4. In terms of social class proper, the story is more complicated for Trump supporters than it is for Brexiters. In August, Jonathan Rothwell and Pablo Diego-Rossell from Gallup published a paper in which they found that though Trump's supporters are less educated and more likely to be employed in blue-collar jobs, they earn relatively high household incomes (thereby partially confirming Nate Silver's dismissal of claims about the working class base of Trump supporters as a myth). In Britain, however, the relation between social class and support for Brexit is clearer. According to the same yougov poll, support for remain outweighed support for Brexit by 24% amongst those in the highest social class (AB), and by 10% by those in C1, whereas support for Brexit outweighed support for remain by 20% amongst those in C2 and 26% in DE.

5. Another demographic similarity between supporters of Trump and of Brexit is age. Both causes are least popular amongst the youngest segments of the population. In the US, in mid-October, Trump led Clinton amongst those over 65 by 2% and amongst those between 40 and 65 by 5%, whereas he trailed Clinton by fully 24% amongst those under 40. But again, the relation is starker in the UK than it is in the US. Support for remain outweighed support for Brexit by fully 46% amongst those between 18 and 29 and by 24% amongst those between 30 and 39, whereas support for Brexit outweighed support for remain by 4% amongst those between 40 and 49, by 10% amongst those between 50 and 59, and by 26% by those 60 and above.

6. A final similarity in support for Trump and support for Brexit is the relatively high degree of regional concentration. An informative article by Derek Thompson published in the Atlantic during the primaries found that Trump supporters were most concentrated "in parts of the country with high degrees of racial resentments." In Thompson's words: "Find a map of the United States and draw a thick red mark just east of the Mississippi and Ohio Rivers. That's Trump Country". Likewise, support for Brexit is highly concentrated. As the BBC reported on the day after the referendum, "the Leave campaign triumphed right across England and Wales, winning in large northern cities including Sheffield, the Welsh valleys, across the Midlands including Birmingham, and the south and east of England." By contrast, "the Remain campaign dominated in London, Scotland and Northern Ireland".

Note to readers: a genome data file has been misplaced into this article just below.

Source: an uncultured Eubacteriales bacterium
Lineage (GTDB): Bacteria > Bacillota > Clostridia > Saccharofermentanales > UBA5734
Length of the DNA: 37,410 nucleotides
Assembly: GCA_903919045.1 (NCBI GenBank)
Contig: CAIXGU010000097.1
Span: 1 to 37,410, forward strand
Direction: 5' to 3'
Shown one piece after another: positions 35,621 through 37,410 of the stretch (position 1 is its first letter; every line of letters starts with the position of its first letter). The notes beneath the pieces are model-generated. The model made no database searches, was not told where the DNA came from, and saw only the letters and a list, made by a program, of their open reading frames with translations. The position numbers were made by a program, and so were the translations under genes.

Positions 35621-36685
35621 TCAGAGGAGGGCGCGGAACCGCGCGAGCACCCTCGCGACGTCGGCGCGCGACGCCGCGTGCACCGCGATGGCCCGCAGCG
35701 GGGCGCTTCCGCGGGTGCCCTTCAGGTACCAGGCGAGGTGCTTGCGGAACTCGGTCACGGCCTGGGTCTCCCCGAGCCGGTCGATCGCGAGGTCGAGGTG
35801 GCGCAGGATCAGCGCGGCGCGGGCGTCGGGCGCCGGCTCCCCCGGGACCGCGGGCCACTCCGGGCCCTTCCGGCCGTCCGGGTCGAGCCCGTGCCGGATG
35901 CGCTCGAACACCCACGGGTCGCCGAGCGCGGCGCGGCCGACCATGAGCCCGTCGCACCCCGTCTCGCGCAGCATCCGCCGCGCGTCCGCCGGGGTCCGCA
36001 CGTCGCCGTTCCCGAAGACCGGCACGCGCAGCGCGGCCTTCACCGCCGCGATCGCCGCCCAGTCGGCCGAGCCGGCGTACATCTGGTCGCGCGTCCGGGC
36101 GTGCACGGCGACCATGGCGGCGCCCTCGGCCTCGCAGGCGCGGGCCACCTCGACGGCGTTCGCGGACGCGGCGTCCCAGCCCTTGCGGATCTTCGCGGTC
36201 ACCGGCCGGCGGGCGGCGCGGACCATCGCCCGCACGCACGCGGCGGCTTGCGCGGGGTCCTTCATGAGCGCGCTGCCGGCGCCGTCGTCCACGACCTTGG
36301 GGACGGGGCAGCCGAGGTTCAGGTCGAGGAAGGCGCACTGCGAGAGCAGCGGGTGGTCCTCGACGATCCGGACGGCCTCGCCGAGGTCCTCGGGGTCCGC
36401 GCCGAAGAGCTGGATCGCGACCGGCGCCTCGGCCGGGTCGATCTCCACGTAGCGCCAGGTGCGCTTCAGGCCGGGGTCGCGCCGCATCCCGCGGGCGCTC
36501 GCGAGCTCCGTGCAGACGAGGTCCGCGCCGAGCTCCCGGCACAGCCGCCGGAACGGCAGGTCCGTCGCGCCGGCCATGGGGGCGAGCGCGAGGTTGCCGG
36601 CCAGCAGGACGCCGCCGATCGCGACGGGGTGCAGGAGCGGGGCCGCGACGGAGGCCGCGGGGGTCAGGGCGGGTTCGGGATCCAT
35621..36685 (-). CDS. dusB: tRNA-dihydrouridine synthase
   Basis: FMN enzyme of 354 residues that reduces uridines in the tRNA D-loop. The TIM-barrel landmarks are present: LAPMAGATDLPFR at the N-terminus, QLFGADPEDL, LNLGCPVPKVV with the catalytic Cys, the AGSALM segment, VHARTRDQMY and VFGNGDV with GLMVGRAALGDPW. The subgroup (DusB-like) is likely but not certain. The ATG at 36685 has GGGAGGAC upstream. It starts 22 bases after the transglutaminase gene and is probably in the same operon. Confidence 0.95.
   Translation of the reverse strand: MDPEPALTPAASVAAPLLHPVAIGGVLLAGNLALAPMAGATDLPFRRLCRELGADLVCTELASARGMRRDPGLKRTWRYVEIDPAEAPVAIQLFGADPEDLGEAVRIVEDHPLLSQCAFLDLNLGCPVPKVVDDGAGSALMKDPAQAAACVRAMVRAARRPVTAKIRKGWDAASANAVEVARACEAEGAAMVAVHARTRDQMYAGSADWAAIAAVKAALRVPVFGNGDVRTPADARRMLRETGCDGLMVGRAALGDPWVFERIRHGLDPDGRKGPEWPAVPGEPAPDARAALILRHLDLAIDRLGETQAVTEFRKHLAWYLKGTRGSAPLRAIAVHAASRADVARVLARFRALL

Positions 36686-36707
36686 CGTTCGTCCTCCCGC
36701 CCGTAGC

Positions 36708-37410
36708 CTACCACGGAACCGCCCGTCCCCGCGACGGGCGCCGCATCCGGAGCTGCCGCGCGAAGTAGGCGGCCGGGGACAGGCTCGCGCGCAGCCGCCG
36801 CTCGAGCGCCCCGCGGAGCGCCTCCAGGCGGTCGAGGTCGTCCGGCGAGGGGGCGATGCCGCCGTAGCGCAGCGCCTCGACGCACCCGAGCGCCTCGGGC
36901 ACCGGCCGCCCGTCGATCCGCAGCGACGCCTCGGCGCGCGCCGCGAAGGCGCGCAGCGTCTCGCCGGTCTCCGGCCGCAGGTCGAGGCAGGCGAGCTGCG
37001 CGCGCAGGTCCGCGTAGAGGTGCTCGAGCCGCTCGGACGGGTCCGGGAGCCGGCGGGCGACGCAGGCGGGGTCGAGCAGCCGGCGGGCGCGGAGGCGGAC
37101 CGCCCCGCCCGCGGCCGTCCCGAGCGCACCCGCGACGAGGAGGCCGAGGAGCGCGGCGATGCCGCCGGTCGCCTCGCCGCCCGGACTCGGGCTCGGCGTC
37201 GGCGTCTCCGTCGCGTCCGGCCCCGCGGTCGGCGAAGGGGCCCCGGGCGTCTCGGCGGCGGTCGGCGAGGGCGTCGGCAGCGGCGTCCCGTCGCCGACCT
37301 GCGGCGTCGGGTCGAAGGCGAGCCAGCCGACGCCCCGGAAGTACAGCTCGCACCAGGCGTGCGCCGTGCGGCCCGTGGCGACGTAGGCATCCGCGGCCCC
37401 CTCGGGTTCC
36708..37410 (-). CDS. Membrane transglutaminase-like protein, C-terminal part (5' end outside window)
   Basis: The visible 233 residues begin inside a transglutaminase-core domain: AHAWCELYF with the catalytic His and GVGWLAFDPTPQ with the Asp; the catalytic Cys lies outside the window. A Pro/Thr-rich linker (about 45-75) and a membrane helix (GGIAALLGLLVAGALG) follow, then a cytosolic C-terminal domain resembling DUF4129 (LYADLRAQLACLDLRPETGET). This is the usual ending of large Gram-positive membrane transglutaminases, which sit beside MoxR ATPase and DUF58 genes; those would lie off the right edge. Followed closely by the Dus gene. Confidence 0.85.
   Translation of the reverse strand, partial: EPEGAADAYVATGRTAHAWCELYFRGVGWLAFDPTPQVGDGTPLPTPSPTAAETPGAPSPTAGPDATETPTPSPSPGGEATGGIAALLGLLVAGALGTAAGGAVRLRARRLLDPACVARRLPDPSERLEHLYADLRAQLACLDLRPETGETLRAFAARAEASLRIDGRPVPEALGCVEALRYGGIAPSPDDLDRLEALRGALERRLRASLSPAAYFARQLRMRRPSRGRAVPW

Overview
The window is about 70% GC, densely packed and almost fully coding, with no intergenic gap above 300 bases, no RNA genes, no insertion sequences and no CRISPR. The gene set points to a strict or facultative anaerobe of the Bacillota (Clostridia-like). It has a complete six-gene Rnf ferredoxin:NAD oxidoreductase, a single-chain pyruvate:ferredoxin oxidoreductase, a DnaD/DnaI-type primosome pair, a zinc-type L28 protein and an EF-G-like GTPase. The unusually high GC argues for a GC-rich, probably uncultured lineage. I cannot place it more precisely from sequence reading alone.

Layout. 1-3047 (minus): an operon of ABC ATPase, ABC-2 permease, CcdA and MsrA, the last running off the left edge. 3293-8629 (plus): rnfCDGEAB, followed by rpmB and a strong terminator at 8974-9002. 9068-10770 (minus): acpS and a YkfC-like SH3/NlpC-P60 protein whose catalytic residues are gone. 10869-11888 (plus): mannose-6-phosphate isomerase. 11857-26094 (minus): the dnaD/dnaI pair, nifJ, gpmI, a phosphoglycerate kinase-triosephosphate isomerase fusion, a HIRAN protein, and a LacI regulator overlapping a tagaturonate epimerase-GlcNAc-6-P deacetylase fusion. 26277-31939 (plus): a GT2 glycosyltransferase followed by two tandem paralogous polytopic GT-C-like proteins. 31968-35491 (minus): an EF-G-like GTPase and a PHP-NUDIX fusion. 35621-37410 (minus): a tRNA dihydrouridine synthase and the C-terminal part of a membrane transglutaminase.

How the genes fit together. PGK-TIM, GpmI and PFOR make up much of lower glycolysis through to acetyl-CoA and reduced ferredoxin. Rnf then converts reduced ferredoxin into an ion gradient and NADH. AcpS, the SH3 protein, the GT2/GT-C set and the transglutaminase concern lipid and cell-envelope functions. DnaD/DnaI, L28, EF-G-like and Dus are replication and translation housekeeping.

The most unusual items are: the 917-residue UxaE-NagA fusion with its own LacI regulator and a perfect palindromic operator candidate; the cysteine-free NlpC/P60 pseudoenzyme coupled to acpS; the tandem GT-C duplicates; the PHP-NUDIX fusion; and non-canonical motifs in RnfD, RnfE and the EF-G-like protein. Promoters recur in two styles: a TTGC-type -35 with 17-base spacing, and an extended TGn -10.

7. The most significant demographic difference in the profiles of Trump and Brexit supporters has to do with gender. Gender is an important factor in explaining support for Trump. Clinton has consistently led by between 10% and 20% amongst women, and a clear majority of women register support for the claim that Trump has no respect for women. By contrast, gender does not seem to have been a factor in explaining support for Brexit.

8. A second significant difference in the profiles of Trump and Brexit supporters has to do with party identification. Only 8% of those who identify as Democrats register support for Trump, and 83% of those who identify as Republicans support him. By contrast, the partisan divide in Britain over Brexit, although significant, was much less stark. 58% of Tory voters supported Brexit, compared with 42% of Tory voters who supported remain. Meanwhile, 63% of Labour voters supported remain, though a far from insignificant 37% supported Brexit.